@Marco LOL! I did not expect ANY positive feedback from my obviously irritated sounding comment! Sorry for being rude, scambuster, but I truly believe your post contains no actual information. Everything you said is debatable, nor did you state a point. Perhaps you can tell me all of the different skills you've tried to learn to serve and make better the lives of the people of your community in exchange for money, and how the awful, horrible world we live in, has foiled your plans each and every time. Which golden age would you like to return to? When was the world so much better than it is now? Back in the 50's when "economic times were good"? (but there was no cure for any diseases and people cooked ALL of their own meals EVERY DAY and shared a 1000 sq foot homes and one car for a family of 4?) It seems the society you long to get back to has never existed. Not taking advantage of the advantages we have now is a shame and a waste.
          marcopolo
          • 3 Years Ago
          @sirvixisvexed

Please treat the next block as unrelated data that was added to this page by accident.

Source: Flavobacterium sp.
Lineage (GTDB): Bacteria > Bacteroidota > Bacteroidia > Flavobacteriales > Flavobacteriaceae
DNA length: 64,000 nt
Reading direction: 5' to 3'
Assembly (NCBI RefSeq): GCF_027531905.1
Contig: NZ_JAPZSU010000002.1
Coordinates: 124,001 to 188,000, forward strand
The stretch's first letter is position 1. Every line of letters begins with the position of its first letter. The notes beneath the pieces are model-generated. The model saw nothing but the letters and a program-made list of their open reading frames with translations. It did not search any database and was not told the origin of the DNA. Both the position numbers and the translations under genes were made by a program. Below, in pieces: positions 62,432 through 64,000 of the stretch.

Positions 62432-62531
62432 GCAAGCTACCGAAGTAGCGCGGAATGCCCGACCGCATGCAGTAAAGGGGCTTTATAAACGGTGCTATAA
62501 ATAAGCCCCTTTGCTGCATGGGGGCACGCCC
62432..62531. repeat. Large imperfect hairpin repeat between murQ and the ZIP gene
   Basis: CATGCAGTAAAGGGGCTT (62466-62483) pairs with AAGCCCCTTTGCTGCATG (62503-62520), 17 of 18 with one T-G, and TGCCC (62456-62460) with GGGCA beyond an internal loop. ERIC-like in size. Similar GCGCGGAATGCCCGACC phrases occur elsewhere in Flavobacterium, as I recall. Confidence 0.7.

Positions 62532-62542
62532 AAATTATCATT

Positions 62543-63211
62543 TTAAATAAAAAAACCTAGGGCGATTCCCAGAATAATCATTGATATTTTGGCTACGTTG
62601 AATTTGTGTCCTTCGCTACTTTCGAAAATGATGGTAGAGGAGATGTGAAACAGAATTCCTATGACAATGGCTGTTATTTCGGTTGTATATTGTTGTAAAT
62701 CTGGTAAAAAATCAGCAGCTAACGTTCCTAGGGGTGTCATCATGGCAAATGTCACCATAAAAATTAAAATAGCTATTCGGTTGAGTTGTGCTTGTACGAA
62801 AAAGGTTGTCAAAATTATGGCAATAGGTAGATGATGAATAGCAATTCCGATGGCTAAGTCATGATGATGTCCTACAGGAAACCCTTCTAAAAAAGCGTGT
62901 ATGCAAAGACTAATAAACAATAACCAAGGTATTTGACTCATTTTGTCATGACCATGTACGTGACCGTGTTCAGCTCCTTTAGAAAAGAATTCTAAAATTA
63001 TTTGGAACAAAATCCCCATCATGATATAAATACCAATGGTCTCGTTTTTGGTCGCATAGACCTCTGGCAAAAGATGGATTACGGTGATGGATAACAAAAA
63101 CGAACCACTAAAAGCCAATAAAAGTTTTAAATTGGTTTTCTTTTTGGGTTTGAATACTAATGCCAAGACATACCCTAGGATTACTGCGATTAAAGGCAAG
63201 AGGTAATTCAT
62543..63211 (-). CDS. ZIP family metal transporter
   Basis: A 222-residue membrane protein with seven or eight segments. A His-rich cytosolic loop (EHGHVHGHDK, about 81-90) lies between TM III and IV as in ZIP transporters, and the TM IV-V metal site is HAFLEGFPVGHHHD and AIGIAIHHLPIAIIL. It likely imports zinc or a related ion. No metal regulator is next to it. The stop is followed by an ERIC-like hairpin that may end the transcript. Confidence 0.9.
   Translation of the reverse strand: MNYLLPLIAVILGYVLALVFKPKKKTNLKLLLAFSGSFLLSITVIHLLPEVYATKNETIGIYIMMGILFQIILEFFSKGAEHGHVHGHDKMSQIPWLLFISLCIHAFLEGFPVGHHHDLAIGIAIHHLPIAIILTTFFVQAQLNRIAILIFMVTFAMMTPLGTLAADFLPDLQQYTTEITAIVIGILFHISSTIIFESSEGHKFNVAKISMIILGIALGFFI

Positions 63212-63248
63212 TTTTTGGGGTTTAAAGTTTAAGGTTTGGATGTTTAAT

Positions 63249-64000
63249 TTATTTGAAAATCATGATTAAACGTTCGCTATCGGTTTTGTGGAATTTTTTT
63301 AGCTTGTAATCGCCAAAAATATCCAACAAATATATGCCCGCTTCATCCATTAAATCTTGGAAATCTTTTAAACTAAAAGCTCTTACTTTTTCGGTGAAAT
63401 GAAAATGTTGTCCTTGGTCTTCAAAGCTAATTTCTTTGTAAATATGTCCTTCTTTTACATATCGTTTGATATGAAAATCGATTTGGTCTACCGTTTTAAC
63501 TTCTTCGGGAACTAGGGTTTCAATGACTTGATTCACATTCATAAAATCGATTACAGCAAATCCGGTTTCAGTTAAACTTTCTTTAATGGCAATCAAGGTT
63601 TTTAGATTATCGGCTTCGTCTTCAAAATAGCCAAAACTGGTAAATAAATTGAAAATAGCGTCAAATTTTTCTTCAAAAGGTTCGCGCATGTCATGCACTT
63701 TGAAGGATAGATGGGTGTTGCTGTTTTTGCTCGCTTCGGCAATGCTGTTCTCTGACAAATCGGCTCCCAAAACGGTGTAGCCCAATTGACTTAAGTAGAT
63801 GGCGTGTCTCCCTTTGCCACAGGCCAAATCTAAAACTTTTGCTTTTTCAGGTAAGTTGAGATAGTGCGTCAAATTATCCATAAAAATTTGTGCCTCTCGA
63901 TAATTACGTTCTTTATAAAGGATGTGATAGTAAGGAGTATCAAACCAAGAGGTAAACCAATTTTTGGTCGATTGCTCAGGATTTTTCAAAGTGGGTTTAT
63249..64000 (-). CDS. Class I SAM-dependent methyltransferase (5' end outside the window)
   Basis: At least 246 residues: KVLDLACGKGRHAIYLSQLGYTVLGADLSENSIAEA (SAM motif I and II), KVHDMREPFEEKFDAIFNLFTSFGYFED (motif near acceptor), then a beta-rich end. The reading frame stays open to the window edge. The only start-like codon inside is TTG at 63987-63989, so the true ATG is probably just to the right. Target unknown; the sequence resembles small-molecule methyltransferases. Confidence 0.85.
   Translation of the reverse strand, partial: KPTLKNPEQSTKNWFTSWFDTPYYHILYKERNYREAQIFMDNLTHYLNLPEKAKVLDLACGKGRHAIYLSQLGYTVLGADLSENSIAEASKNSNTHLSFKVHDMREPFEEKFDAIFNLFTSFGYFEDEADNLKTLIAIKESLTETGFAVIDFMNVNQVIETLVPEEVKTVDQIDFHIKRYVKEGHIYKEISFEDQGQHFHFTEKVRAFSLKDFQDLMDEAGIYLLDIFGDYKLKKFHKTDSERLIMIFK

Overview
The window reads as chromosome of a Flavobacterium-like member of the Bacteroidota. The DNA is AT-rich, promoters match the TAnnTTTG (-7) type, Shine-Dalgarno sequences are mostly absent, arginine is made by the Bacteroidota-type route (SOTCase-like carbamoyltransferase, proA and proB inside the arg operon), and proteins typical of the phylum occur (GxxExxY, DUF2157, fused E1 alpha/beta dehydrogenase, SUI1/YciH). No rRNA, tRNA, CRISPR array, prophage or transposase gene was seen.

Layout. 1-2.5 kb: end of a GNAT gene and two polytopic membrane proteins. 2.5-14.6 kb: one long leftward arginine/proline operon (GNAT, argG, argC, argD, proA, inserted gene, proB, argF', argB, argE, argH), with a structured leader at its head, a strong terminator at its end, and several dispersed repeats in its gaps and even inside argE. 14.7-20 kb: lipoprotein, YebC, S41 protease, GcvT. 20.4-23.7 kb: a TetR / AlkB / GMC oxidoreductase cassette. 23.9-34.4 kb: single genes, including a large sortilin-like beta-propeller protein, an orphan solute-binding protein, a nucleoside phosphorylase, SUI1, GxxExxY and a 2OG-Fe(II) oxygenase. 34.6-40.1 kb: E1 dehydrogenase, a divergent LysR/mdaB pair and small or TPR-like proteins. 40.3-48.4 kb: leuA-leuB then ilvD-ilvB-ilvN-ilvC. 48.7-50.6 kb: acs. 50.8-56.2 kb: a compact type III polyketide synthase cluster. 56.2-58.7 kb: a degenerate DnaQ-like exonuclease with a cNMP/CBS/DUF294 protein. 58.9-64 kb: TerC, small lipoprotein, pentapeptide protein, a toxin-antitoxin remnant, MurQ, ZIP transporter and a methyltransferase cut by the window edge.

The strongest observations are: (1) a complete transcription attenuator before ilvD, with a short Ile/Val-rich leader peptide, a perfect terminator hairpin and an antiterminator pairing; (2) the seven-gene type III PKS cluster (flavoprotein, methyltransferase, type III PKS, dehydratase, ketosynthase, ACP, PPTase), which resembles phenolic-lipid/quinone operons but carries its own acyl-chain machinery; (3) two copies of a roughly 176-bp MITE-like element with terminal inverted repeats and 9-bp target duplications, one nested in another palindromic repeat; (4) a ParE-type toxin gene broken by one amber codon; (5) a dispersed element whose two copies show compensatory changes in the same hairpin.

@Ezee Here's a possible explanation .... Most of those that are 'angry' or 'bitter', see everything through a prism of a preconceived philosophy. Like all prisms, reality becomes distorted. Usually, the philosophies are created, not from reason, but from feelings of insecurity or personal inadequacy. So these folk need to 'believe' in 'causes'. Thus the 'green' or 'leftist' fanatic can never appreciate something for itself, it must be interpreted as good or evil, though the philosophic prism. Not just greens or leftists, possess this outlook. Extremists of every 'ism' are continually on the lookout for 'heretics'. To you or I, and the majority of ABG readers, EV's are just an interesting new technology. A better way of providing transport energy in a oil depleted future. Perhaps, even a new investment , or business opportunity or like EVsuperhero, a fascinating pastime! Certainly a way to make a personal contribution to less environmental harm, while providing enjoyment. But to others, it's a grim crusade! Sadly, like all crusades, the crusaders get pretty unpleasant with those who don't display their level of fanaticism. In their desire to stamp out 'heresy' , they alienate even those who believed in the original cause. In the end they become just a small sect of noisy, irrelevant, killjoys, congratulating each other on being the only virtuous adherents! Perhaps a kitten may help.... " You would create a desert, and call it peace..." Robert Fitzgerald Kennedy.